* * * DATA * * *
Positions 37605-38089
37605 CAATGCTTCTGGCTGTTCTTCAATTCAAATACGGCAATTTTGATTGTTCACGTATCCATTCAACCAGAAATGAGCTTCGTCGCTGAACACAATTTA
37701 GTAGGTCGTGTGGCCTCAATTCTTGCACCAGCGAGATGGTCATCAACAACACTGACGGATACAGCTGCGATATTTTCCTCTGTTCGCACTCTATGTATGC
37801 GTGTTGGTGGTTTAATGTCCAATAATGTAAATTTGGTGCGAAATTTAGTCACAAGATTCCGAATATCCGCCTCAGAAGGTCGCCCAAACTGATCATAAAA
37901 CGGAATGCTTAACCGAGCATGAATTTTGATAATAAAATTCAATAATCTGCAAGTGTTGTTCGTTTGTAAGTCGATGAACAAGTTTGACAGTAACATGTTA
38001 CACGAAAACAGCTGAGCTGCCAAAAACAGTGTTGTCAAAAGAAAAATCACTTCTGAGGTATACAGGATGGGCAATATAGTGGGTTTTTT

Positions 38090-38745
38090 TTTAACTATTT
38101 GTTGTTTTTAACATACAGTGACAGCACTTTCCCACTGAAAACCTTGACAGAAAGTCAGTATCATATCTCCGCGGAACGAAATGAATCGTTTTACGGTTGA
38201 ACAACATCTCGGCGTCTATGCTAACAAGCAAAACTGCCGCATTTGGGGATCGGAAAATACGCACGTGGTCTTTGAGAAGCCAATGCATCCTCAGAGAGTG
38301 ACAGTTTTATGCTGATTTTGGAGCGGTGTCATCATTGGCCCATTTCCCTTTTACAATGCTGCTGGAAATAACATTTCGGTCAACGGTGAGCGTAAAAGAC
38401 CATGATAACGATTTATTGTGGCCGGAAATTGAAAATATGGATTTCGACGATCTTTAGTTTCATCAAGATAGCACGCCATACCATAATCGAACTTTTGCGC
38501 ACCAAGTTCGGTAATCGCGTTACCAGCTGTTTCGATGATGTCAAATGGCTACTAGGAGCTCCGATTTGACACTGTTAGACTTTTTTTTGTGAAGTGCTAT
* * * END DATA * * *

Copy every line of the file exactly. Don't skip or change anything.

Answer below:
Positions 37605-38089
37605 CAATGCTTCTGGCTGTTCTTCAATTCAAATACGGCAATTTTGATTGTTCACGTATCCATTCAACCAGAAATGAGCTTCGTCGCTGAACACAATTTA
37701 GTAGGTCGTGTGGCCTCAATTCTTGCACCAGCGAGATGGTCATCAACAACACTGACGGATACAGCTGCGATATTTTCCTCTGTTCGCACTCTATGTATGC
37801 GTGTTGGTGGTTTAATGTCCAATAATGTAAATTTGGTGCGAAATTTAGTCACAAGATTCCGAATATCCGCCTCAGAAGGTCGCCCAAACTGATCATAAAA
37901 CGGAATGCTTAACCGAGCATGAATTTTGATAATAAAATTCAATAATCTGCAAGTGTTGTTCGTTTGTAAGTCGATGAACAAGTTTGACAGTAACATGTTA
38001 CACGAAAACAGCTGAGCTGCCAAAAACAGTGTTGTCAAAAGAAAAATCACTTCTGAGGTATACAGGATGGGCAATATAGTGGGTTTTTT

Positions 38090-38745
38090 TTTAACTATTT
38101 GTTGTTTTTAACATACAGTGACAGCACTTTCCCACTGAAAACCTTGACAGAAAGTCAGTATCATATCTCCGCGGAACGAAATGAATCGTTTTACGGTTGA
38201 ACAACATCTCGGCGTCTATGCTAACAAGCAAAACTGCCGCATTTGGGGATCGGAAAATACGCACGTGGTCTTTGAGAAGCCAATGCATCCTCAGAGAGTG
38301 ACAGTTTTATGCTGATTTTGGAGCGGTGTCATCATTGGCCCATTTCCCTTTTACAATGCTGCTGGAAATAACATTTCGGTCAACGGTGAGCGTAAAAGAC
38401 CATGATAACGATTTATTGTGGCCGGAAATTGAAAATATGGATTTCGACGATCTTTAGTTTCATCAAGATAGCACGCCATACCATAATCGAACTTTTGCGC
38501 ACCAAGTTCGGTAATCGCGTTACCAGCTGTTTCGATGATGTCAAATGGCTACTAGGAGCTCCGATTTGACACTGTTAGACTTTTTTTTGTGAAGTGCTAT